Polish industry slammed by rising gas prices, and it’s not even winter yet

Even though it’s 30-degrees Celsius outside, Poles felt the first signs of winter and the looming energy crisis this week after a leading Polish chemical producer curtailed production over soaring gas prices, writes Krzysztof Adam Kowalczyk for Polish news outlet Rzeczpospolita

editor: Grzegorz Adamczyk
author: Adam Kowalczyk
Grupa Azoty plant in Puławy. (Source: Wikipedia)

Azoty, one of the biggest producers of chemicals in Poland, has reduced production, a move that was soon followed by Anwil, of the state-owned PKN Orlen gas and oil giant, which curtailed its production of fertilizers. The reason? The astronomically high cost of natural gas, which went from €87 on June 13 to as much as €276 per megawatt-hour (MWh) today.

These price hikes are greatly tied to the war in Ukraine and Russia’s decision to limit gas supplies via Nord Stream 1.

The high price of gas is hitting Azoty hard, but it is also hitting Orlen and copper giant KGHM. Also affected are Polish steel, glass, and paper producers. The larger producers are trying to play a waiting game hoping that prices will stabilize, as they cannot hope to simply transfer their higher costs onto consumers.

These companies have already been affected by a huge drop in demand due to inflation-hit consumers cutting back. Higher prices of fertilizer are a threat to agriculture and to the rural electoral base of the ruling Law and Justice (PiS) party.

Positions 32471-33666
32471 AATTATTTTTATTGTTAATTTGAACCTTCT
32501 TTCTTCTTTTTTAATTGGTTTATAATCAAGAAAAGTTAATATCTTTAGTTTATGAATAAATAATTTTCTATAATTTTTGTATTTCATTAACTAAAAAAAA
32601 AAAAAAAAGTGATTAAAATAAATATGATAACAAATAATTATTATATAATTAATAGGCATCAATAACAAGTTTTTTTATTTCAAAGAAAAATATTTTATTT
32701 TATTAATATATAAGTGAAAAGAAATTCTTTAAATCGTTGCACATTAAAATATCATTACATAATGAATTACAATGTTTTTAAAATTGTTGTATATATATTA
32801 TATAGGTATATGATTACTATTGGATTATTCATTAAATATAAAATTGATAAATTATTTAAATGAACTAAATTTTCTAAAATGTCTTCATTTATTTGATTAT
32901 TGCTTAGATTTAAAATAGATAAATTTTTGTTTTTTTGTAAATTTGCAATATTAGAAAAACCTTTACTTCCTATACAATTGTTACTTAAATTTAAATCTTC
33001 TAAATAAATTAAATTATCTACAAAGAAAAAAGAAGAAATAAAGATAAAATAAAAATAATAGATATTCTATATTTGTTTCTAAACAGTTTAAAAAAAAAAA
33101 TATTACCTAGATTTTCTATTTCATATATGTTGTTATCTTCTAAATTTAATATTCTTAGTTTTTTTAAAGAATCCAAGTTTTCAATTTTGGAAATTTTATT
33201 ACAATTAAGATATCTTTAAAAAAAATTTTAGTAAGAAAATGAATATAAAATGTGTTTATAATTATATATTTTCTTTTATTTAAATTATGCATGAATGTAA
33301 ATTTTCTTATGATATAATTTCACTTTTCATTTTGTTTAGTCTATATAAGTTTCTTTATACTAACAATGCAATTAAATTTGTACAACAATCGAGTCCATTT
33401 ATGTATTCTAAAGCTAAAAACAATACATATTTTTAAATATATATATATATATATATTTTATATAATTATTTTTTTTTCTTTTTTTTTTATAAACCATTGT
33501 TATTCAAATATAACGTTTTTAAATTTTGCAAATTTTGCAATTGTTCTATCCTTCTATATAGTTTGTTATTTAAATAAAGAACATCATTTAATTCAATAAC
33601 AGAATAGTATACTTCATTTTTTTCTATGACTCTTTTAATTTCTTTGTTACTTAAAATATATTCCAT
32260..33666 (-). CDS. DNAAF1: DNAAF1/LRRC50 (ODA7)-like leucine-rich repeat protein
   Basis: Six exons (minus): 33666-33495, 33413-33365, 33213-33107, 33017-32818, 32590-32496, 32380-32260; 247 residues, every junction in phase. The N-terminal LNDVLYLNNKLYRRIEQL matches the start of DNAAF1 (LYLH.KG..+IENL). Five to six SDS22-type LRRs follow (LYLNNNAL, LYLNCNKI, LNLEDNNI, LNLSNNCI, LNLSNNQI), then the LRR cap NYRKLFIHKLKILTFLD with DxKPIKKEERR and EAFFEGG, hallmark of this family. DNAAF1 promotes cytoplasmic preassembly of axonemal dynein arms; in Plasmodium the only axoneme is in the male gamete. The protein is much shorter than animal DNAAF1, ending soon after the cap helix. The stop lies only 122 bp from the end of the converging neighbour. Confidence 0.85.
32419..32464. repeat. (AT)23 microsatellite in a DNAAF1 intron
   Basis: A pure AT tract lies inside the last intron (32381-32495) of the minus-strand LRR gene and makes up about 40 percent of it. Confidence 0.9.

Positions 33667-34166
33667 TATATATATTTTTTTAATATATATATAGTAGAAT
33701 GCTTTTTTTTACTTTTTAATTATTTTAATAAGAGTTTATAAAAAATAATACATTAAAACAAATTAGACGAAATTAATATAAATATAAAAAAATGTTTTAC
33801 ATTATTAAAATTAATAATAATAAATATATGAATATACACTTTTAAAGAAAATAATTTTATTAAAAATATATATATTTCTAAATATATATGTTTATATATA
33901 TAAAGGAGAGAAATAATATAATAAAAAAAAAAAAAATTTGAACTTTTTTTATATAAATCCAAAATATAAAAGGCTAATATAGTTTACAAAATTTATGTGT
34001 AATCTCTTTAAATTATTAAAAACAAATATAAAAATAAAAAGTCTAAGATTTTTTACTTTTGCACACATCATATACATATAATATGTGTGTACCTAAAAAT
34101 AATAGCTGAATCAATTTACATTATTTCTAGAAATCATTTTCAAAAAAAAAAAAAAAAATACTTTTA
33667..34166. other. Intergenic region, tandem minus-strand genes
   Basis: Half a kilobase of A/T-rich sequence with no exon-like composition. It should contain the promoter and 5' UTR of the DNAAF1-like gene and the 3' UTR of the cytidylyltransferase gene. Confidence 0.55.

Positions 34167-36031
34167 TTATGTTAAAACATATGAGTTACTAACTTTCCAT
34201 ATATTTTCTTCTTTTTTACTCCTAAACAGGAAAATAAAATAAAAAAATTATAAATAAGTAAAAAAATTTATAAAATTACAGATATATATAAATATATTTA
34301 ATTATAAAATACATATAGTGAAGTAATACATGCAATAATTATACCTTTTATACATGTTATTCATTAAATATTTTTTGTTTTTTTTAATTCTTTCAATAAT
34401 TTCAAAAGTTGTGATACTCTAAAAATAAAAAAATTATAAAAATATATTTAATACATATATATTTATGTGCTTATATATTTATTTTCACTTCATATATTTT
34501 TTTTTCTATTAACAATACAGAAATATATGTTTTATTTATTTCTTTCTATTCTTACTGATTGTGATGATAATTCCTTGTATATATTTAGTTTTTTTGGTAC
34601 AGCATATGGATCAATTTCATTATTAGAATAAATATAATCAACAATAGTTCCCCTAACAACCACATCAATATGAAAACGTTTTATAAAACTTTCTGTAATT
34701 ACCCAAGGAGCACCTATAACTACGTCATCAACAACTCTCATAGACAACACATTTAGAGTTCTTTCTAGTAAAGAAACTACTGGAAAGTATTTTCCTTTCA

The cut-back in production from Azoty is not only hitting fertilizers but also polymers, which are used in the production of furniture and sports equipment. And the high price of gas is bound to impact the entire industry. If the situation on the gas market does not stabilize, many branches of industry including glass, ceramics, bakeries, and central heating will be adversely affected, thereby slowing the economy down even further. 

A state of uncertainty and energy crisis are set to accompany us right through the winter. This is because the Kremlin understands that the weaponization of gas is effective. No need to send Kinzhal or Iskander rockets to Europe in order to hit the European economy.

If the repairs of one of the turbines can cause such disruption, what can we expect when General Winter comes to Moscow’s aid? The first psychological attack has already been made, even in the middle of summer, and the dress rehearsal looks to have succeeded.

.
tend: 1665157723.6823